It was contended that the deed from Bogardus to Underhill was but an ordinary quit-claim deed, conveying only such interest as the releasor had in the premises at the time of its execution; and being without any direct covenants of warranty, or that implied in the terms ‘grant, bargain, and sell,’ Bogardus was not estopped from evicting Underhill, under his legal title afterwards vested in him by the patent. The defendants contended, that however this might be at common law, the title acquired by Bogardus inured to the benefit of his grantee by virtue of the 7th section of the statute of Illinois, passed in 1833, concerning conveyances of real property, which is as follows: ‘If any person shall sell or convey to another, by deed or conveyance purporting to convey an estate in fee simple absolute in any tract of land or real estate, lying and being in this State, not then being possessed of the legal title or interest therein at the time of the sale of conveyance, but after such sale and conveyance the vendor shall become possessed of and confirmed in the legal estate to the land or real estate so sold and conveyed, it shall be taken and held in trust, and for the use of the grantee or vendee, and the conveyance aforesaid shall be held and taken, and shall be as valid as if the grantor or vendor had the legal estate or interest at the time of sale or conveyance.’
Now, this case was tried in the court below, on the 8th of June, 1849, and this section of the act of 1833 had been construed by the Supreme Court of Illinois, as to its application to the conveyance in question, in the case of Frisby v. Ballance, decided in that court in 1845, and reported in 2d Gilman, 141. It was held in that case that the fee in the premises inured under the statute to Underhill and his assigns. This construction of the statute was therefore a settled rule of property at the time of the decision of this case in the court below, which that court was bound to follow; and having so decided, there was certainly no error in the decision at the time it was made.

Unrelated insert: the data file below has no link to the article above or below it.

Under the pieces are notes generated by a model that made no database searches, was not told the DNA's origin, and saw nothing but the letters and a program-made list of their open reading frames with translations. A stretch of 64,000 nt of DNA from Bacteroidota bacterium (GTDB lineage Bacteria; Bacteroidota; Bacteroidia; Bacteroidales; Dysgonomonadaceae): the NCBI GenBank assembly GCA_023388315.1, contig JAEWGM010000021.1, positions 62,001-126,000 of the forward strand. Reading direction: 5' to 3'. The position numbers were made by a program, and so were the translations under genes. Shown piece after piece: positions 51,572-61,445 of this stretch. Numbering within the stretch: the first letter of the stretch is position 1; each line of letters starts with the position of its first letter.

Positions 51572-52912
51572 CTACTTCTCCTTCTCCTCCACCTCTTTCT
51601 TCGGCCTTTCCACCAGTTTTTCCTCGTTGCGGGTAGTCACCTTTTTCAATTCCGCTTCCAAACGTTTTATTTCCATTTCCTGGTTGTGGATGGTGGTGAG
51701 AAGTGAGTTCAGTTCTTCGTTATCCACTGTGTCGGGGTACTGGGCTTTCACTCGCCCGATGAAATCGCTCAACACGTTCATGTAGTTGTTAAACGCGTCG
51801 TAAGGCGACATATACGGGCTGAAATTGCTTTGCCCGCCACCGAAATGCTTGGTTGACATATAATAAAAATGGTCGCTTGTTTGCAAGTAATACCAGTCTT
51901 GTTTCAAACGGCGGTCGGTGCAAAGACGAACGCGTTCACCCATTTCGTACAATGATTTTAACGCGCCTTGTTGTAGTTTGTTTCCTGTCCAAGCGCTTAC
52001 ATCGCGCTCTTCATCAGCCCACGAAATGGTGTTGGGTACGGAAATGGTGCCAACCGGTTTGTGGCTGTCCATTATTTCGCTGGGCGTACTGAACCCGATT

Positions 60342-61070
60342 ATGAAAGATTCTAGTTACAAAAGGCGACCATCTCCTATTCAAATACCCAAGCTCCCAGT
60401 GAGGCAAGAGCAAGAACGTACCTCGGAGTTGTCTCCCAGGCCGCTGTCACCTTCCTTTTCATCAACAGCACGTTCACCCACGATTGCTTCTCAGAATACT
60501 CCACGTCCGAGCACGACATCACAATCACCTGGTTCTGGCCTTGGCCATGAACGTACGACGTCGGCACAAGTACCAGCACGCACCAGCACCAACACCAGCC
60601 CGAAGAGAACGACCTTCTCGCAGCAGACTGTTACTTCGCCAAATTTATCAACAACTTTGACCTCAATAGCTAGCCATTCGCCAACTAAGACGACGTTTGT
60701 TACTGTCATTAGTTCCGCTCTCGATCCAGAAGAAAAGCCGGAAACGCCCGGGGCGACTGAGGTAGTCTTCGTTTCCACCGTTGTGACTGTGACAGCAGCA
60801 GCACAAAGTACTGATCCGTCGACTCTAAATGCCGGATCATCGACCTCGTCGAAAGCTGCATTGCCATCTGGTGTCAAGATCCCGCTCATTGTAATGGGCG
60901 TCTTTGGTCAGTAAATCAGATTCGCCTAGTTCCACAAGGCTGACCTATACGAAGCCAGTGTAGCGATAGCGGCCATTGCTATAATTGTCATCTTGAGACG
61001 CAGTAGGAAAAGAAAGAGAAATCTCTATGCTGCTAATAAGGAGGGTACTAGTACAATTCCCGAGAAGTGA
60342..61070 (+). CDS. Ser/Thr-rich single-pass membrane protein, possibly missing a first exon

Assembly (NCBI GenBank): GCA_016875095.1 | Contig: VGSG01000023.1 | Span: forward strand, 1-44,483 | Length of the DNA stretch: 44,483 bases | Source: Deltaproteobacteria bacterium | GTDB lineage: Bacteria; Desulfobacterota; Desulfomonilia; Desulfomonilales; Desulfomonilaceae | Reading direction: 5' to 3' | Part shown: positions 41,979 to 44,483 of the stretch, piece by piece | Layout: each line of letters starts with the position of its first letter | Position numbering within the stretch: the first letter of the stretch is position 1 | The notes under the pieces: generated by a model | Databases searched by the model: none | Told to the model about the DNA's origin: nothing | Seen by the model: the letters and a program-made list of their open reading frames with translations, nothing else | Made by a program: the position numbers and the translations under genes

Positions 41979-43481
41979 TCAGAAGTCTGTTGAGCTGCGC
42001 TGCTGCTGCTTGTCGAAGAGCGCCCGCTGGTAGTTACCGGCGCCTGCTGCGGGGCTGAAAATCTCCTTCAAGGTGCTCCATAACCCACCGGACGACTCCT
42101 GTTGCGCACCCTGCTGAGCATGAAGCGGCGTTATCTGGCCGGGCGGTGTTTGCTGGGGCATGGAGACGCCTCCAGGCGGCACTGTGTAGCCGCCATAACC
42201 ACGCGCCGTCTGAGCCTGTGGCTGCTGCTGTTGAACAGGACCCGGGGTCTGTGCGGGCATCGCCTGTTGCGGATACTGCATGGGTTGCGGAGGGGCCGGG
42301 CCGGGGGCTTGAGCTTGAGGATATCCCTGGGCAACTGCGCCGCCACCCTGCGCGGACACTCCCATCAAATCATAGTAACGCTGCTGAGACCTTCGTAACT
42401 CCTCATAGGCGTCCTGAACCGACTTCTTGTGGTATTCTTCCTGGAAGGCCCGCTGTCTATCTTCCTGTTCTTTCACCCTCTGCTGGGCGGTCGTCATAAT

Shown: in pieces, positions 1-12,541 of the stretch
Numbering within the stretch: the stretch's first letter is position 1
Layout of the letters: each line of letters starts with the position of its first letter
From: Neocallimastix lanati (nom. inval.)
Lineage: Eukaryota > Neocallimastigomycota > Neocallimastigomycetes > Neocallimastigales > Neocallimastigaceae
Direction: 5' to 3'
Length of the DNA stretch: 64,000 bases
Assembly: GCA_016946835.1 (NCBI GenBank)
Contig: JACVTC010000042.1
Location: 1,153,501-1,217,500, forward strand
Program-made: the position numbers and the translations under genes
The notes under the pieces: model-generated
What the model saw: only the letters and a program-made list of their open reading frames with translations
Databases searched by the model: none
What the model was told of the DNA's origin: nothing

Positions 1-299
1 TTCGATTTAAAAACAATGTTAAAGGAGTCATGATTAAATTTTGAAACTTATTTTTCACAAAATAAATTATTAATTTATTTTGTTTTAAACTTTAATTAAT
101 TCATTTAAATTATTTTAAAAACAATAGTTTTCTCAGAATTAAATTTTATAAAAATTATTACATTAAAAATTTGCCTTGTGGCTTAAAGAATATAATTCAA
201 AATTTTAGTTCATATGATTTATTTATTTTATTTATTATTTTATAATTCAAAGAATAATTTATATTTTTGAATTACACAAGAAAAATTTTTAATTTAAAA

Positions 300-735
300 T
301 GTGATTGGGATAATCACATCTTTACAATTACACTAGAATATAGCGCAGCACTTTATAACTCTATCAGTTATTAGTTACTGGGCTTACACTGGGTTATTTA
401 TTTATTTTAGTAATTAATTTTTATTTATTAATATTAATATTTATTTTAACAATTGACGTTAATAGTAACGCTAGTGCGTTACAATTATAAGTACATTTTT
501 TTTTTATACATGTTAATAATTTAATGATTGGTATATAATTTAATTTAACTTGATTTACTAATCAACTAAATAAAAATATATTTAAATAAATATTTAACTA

But it is argued, that though the decision of the Circuit Court was in accordance with the established construction of the statutes of Illinois, and the rules of property as then declared by her highest tribunal, yet that it has become erroneous, because of a change of the law since that time, by a decision of the Supreme Court of the State in 1853, in the case of Frank v. Durst, (14 Illinois, 305,) by which the case of Frisby v. Ballance was overruled and reversed. It is true that the same conveyance and the same statute were in question in the last case, and have received a contrary construction to that which had governed such conveyances as a rule of property for more than eight years.
If the judgment of the Circuit Court in this case had been given since the last decision of the Supreme Court of Illinois, this court might have been compelled to decide whether they considered themselves bound to follow the last decision of that court, or at liberty to choose between them. But, however the latter decision may have a retroactive effect upon the titles held under the deed in question, it cannot have that effect upon the decisions of the Circuit Court, and make that erroneous which was not so when the judgment of that court was given. It is therefore affirmed, with costs.